And I think part of the challenge is we’re making this transition from town to city and the notion of city is really complicated—there’s lots of good things and lots of bad things and we need to be proactive about going after the good stuff. I think we can do that, but it takes leadership and guidance on the part of the city. And then it takes risk and creativity on the part of the private sector. And it’s not something the city just makes happen, or that the private sector just makes happen. It’s a partnership. And everyone’s got to understand their roles and be comfortable with creating a partnership. And I think that can happen. It has happened in a fair number of instances. There’s always a tension, which is healthy. Good things happen because of tension, but bad things can happen, too.

Indy: How come you decided not to run again?

Kadas: I think there are a number of factors. One is it was time for me for a change. You know, I get bored with doing one thing, so after a while I want to go try something else. I also think that it’s good for the community. Having a fresh face, fresh ideas and a fresh way of working with people is a good thing. It’s also the right time with my family. We’ve planned since we had kids to introduce them to another culture and another language before they got into high school and that pretty much had to be now if we were going to do it. And we’re going to do it.

Indy: Where are you going? Your family’s been there since November, but where will you join them?

Kadas: They’re in San Ramon, Nicaragua. It’s a town of two or three thousand, near Matagalpa, which is about a 100 kilometers north of Managua. It’s in hilly, coffee-growing type of country.

Indy: Why there?

Kadas: It was through a series of personal connections. We didn’t want to be in a big city, we wanted to be a little closer to the country, and able to fit into a community doing volunteer stuff relatively easily. So this met all these requirements.

Indy: How long are you going to be down there?

Kadas: We need to be home so the boys can get back in school next fall, so we intend to get back in August sometime.

Indy: Where do you see yourself down the road? Are you still interested in politics and do you see yourself being involved in public or political issues in some way in the future?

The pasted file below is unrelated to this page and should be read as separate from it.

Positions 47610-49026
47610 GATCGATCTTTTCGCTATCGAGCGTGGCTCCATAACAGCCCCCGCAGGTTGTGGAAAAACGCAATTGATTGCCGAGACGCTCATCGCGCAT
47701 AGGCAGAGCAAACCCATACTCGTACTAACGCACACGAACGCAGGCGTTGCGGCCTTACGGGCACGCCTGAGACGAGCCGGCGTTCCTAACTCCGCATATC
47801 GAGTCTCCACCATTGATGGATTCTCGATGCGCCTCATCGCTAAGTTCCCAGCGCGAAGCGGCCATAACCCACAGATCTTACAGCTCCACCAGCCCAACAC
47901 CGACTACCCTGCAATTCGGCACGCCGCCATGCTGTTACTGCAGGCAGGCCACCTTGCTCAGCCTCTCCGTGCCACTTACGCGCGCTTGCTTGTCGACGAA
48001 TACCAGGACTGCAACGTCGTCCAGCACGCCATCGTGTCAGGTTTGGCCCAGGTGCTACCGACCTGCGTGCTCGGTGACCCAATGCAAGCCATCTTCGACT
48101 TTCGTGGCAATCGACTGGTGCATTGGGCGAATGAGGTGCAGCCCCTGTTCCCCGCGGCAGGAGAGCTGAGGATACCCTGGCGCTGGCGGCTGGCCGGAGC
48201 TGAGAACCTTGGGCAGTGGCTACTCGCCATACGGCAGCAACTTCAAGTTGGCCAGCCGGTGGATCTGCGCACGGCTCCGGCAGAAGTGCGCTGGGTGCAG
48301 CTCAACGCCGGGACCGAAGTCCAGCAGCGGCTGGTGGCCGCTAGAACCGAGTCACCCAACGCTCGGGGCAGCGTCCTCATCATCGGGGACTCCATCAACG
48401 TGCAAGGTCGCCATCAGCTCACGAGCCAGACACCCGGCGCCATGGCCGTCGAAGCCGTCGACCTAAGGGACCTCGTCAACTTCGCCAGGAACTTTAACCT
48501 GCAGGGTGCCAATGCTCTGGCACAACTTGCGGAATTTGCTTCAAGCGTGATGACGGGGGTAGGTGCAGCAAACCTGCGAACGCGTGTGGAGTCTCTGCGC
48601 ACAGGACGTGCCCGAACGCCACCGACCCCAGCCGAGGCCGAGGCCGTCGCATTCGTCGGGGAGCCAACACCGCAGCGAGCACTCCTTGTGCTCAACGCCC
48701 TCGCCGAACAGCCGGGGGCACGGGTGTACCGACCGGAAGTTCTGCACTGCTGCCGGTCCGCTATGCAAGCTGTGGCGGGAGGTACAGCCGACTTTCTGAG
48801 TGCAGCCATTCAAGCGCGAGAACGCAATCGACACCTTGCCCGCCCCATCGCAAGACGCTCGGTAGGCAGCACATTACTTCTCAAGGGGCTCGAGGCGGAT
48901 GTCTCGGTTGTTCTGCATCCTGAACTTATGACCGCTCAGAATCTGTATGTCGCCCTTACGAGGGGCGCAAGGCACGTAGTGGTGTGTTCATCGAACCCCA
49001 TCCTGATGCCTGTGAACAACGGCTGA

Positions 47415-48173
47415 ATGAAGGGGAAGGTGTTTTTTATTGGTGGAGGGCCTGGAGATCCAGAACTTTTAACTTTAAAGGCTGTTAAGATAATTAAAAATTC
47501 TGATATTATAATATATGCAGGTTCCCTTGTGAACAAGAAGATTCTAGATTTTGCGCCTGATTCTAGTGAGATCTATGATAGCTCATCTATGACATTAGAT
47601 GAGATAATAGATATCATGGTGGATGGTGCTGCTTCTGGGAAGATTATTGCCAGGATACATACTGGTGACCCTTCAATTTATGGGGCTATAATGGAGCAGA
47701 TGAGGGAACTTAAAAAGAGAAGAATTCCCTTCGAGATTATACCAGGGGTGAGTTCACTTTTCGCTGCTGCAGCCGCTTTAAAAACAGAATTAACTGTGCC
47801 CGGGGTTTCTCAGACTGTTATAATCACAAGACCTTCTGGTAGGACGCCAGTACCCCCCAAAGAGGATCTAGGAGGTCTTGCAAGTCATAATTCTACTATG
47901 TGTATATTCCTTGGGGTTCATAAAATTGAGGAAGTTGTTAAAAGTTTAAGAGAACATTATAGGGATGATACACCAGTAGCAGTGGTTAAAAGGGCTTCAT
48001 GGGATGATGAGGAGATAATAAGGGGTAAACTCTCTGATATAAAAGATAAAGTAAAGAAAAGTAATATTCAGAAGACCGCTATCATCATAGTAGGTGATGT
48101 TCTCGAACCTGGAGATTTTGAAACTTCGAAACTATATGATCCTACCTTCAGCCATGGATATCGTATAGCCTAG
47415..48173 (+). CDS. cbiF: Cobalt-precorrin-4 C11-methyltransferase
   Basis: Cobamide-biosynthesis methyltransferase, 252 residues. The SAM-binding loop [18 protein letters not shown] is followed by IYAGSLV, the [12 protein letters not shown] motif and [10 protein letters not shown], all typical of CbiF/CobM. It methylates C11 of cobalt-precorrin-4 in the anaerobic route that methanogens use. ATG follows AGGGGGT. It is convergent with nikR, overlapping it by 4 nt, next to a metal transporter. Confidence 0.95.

Kadas: I can’t imagine that I won’t be involved in the community in some way or another. That’s just who I am. How that happens is the part I don’t know and what I don’t want to decide right now. I want to have time to let that percolate. But the community, the place, the environment—those are all really big things for me. It’ll happen, and I’m looking forward to that.

Indy: What do you see as your legacy as mayor?

Kadas: I don’t think that is for me to see at this time. Being the mayor is like being thrown into this thing and you’re swimming the whole time, and you really don’t have a lot of time to think about perfecting your stroke, or diving deep for something. You’re just trying to make progress the whole time. Someone else can figure out what my legacy is, and I hope they wait for a while. It’s not something that needs to be decided next week.

Indy: How do you deal with people who say awful things about you, who accuse you of conspiracies both big and small? A lot of things have happened over the years, from Kandi Matthew-Jenkins’ recall campaign to other individuals who consistently bash you. How do you deal with that?

Kadas: I think I’m generally pretty comfortable in my own skin here and I don’t let that kind of stuff bug me too much. My experience is that it comes and it goes, and I try to be polite to people and hopefully I’ll set a good example for them. I’ve had a fair number of people get mad at me about one thing or another and then they’ll call back 10 minutes or 10 days later and apologize and I appreciate that. I know that we deal with things that people feel really strongly about, and we try to do our best, and I try to do my best, but I know I can’t make everybody happy all the time, so I try to listen and give as reasonable and cogent responses as I can, given the circumstances. There are some times I know that there’s nothing I can say that’s gonna make this particular person feel any better than they do, and in those situations it’s probably just best not to say anything. I think if you’re gonna do this, you have to be open to being criticized. It’s part of the territory.

Indy: Relations between City Council and the mayor have fluctuated throughout your tenure. Any thoughts on the challenges or evolution of this relationship?